He would still be the member for Belfast West and no bye Election could take place.

  • cynic47

    Hasn’t he given the people of West Belfast a wonderful service…..not!

  • Neil

    He would still be the member for Belfast West and no bye Election could take place.

    http://www.statutelaw.gov.uk/content.aspx?activeTextDocId=1804148

    I would say a good argument could be had around that. I don’t see any mention of any law that would require Gerry to play ball, and given the fact that the shinners don’t take their seats or the oath suggests to me that there’s considerable leeway to be had in all these situations.

    I don’t see how there’s any way on Earth Gerry could be compelled to jump through any hoops on his way out the door, given that he couldn’t be compelled to take his seat or the oath, something that would have been unheard of til SF showed that that was possible.

  • What is the pay for this position? Is it a shilling?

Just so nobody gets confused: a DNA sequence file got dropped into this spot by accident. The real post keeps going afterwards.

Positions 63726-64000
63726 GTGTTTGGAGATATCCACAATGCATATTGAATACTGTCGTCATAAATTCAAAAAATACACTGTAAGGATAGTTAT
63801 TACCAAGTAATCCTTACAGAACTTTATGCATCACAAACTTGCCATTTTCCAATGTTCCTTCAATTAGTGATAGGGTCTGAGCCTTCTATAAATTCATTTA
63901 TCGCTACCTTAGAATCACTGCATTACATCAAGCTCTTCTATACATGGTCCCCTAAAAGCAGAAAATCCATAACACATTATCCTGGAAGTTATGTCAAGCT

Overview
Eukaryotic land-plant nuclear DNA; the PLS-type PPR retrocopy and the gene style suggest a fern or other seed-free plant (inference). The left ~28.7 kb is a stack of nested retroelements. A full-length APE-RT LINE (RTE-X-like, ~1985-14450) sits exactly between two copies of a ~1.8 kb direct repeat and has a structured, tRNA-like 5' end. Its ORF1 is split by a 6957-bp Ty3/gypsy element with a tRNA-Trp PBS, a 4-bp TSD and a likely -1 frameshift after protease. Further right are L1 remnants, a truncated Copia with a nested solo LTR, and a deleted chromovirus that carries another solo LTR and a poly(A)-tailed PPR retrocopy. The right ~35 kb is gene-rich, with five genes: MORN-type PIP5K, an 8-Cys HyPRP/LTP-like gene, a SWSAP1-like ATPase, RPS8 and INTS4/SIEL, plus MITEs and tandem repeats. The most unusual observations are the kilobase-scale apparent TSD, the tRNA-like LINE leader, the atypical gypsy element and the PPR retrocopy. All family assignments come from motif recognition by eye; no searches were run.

• Dewi

    A quid I think – although can’t find reference.

  • joeCanuck

    It might not be so trivial. If there is no other way to exit Westminster, he will not be able to take up a seat in Dublin because of Irish law.

  • Dr Concitor

    If he is technically still an MP could some awkward TD make it impossible for him to take his seat in the Dail. Say the result was really close, one seat could make all the difference. Such a sweet Catch 22!

  • Mick Fealty
  • Its a technicality I’m sure a way can be found to avoid the MP for W Belfast having to be MP for a non existant constituency…

    I may be wrong but wasn’t the last MP for the non existant Chiltern Hundreds the Labour high flyer who faked his own suicide?

  • joeCanuck

    Wasn’t it our very own Iris? Or was that the lord of the manor position?

  • Neil

    I would have thought that Gerry would have the ability to invoke UK employment law and tender his resignation as we all have a right to do. We shall have to wait and see, it’s worth bearing in mind (more so for me than you) that Gerry can and will move goalposts from time to time, so I won’t be astounded if he does follow protocol or if he doesn’t. I would have thought though any UK or EU employment law regarding resignation would apply and supercede any unwritten rules that exist in Westminster.